In October, Jersey City’s city council voted unanimously to adopt amendments on the Canal Crossing Redevelopment Plan, a master plan for the remediated site of a former paint factory. The plan for the 111-acre site, located in the city’s Bergen-Lafeyette neighborhood, calls for a mixed-use development of up to 7,590 new homes spread across a proposed street grid, which would stitch the new neighborhood into the broader city. In addition to several new parks, a proposed greenway will connect residents to a nearby Hudson-Bergen light rail station. The council’s vote came exactly two weeks after New York City leaders infamously scuttled the long-contemplated Industry City plan for Brooklyn.
A masterclass in physical planning, Canal Crossing would be a flagship redevelopment in New York City today. In Jersey City, it’s just another project. Along the Hudson River, there’s Hudson Exchange West, a plan for 5,500 new homes, plus parks, retail, and office space. Along the Hackensack River, construction will soon start on the first phase of the Bayfront redevelopment, which will eventually yield 8,000 new homes, of which 35 percent will be income-restricted. Not to be outdone, Liberty Harbor—a massive site within eyeshot of the Statue of Liberty—still has zoned capacity for an impressive 20,000 homes.
Indeed, the contrast between the two cities is increasingly sharp: as housing activists drag New York City leadership around to a plan to allow a modest amount of new housing in SoHo, thousands of new units continue to go up in Jersey City’s newly dubbed “SoHo West.” If the growth machine has sputtered east of the Hudson River, it’s alive and well in the Sixth Borough. While the story of New York City over the past few years has been one of increasingly harebrained opposition to new housing and office construction amid a debilitating housing shortage and worsening economic prospects, Jersey City has leveraged new development to secure significant public improvements for its residents.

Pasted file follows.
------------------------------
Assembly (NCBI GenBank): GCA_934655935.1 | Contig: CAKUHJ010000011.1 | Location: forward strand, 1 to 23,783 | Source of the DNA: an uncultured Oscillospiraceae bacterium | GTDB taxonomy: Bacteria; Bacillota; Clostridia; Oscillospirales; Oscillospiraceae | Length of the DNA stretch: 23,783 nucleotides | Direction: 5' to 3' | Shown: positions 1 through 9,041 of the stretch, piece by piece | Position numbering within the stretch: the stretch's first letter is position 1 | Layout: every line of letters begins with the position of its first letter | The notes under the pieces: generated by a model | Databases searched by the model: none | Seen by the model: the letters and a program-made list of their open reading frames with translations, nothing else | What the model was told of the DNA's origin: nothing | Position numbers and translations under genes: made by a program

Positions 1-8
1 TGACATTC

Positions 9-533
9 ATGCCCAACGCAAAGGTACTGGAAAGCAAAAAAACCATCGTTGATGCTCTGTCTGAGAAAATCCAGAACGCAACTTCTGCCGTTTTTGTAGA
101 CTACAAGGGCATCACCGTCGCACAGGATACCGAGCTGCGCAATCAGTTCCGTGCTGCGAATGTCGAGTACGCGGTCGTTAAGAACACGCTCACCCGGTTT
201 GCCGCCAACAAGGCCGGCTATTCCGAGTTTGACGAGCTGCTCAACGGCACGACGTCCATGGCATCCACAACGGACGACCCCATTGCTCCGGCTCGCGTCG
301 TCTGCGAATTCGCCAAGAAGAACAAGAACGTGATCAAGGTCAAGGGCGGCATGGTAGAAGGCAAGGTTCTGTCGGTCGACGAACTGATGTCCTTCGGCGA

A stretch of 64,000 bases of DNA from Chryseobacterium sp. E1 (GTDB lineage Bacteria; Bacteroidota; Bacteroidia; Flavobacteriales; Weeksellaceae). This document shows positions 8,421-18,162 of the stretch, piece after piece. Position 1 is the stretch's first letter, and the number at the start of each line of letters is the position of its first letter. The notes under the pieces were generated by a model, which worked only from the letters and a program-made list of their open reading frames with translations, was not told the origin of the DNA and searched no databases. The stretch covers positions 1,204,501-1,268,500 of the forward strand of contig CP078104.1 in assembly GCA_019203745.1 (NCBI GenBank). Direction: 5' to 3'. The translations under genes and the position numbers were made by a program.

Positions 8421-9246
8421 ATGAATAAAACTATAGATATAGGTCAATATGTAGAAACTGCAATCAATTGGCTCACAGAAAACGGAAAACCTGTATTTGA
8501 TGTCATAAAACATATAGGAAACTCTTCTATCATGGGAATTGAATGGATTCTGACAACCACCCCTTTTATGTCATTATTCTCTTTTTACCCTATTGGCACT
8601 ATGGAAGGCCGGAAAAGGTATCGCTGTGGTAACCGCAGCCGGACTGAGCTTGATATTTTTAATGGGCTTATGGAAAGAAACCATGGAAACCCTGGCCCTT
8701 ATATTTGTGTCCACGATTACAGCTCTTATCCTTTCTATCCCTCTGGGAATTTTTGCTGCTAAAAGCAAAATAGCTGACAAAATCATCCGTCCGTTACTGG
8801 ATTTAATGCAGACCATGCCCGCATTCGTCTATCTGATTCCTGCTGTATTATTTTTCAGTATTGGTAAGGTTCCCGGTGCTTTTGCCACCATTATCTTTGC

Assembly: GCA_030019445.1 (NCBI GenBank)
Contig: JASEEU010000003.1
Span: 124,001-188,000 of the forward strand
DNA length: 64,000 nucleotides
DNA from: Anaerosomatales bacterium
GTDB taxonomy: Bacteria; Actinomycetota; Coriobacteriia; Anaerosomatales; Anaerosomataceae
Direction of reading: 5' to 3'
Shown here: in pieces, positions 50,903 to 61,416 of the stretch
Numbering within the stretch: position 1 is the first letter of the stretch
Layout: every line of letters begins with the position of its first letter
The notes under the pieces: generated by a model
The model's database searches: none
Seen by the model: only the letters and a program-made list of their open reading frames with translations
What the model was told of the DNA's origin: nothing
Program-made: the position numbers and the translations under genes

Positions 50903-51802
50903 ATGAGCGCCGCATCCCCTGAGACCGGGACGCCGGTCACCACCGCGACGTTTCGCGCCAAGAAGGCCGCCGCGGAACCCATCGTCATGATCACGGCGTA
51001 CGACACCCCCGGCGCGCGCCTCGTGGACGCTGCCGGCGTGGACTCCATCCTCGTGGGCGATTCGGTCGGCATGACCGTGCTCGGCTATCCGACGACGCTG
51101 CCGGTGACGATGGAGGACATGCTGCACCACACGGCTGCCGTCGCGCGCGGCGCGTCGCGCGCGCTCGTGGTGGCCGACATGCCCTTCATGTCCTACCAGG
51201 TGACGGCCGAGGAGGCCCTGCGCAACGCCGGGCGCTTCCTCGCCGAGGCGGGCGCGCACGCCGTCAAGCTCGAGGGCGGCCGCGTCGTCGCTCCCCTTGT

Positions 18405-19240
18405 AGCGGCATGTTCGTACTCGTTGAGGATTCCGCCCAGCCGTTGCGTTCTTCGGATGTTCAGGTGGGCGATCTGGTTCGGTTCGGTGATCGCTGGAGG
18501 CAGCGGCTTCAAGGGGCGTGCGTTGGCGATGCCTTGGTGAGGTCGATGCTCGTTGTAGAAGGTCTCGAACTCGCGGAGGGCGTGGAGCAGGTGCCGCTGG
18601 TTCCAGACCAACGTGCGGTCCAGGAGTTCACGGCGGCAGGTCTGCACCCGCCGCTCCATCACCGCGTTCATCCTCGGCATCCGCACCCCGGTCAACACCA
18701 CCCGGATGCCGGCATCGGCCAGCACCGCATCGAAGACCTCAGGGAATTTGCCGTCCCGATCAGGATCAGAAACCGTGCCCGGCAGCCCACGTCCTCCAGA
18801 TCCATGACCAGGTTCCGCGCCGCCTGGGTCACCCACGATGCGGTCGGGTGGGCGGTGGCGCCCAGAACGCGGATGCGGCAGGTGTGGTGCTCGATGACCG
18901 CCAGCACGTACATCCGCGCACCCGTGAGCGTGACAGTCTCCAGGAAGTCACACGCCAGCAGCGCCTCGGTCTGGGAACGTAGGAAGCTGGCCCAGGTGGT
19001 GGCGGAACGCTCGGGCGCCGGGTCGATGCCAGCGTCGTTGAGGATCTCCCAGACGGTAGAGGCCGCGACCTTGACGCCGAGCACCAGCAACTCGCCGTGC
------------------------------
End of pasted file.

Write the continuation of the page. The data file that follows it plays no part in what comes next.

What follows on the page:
The raw permitting data speak for themselves. Subject to many of the same environmental constraints—both cities are bounded by rivers and pockmarked by sites in need of remediation—Jersey City built over seven times as much housing per capita as Manhattan in 2019. Even compared with New York’s more growth-tolerant boroughs—Brooklyn and the Bronx—Jersey City built over six times as much housing per capita. And it built a startling 17 times as much housing per capita as Staten Island and 10 times as much housing per capita as Queens, the two most underbuilt boroughs and—by any reasonable standard—places where new development could easily be accommodated.
What gives? It isn’t just megaprojects: the Jersey City miracle is underwritten, at least in part, by clear rules that welcome incremental growth. Where New York spent the past 50 years tinkering with—and often tightening—a zoning code fundamentally designed to stunt growth, planning in Jersey City has welcomed it. Thanks to liberal rules on density and parking rules, high-rises can spring up in transit-rich growth hubs like Journal Square without much fuss. And without single-family zoning, duplexes are free to replace driveways along quiet side streets in neighborhoods like Downtown.
Yet it isn’t just the substance of growth regulation that differs; it’s also the process. In New York City—in the best-case scenario—securing a special permit or rezoning will involve a six-month ordeal, with multiple public hearings and exacting demands on developers. While large redevelopment projects might involve lots of back-and-forth, the process of securing a permit for a humdrum infill project in Jersey City usually takes just weeks.
Why the divergence? Jersey City is helped along by a sophisticated state court system that prohibits sloppy planning processes and arbitrary down-zonings. Yet on a deeper level, one gets the sense that Jersey City simply doesn’t take growth for granted: its leadership makes few apologies for attracting new investment and using it to secure new schools, parks, libraries, and infrastructure upgrades—not to mention thousands of apartments—for residents. With fiscal collapse knocking on their city’s door and crumbling infrastructure at their feet, New York City’s leaders would do well to learn from their humble New Jersey neighbor.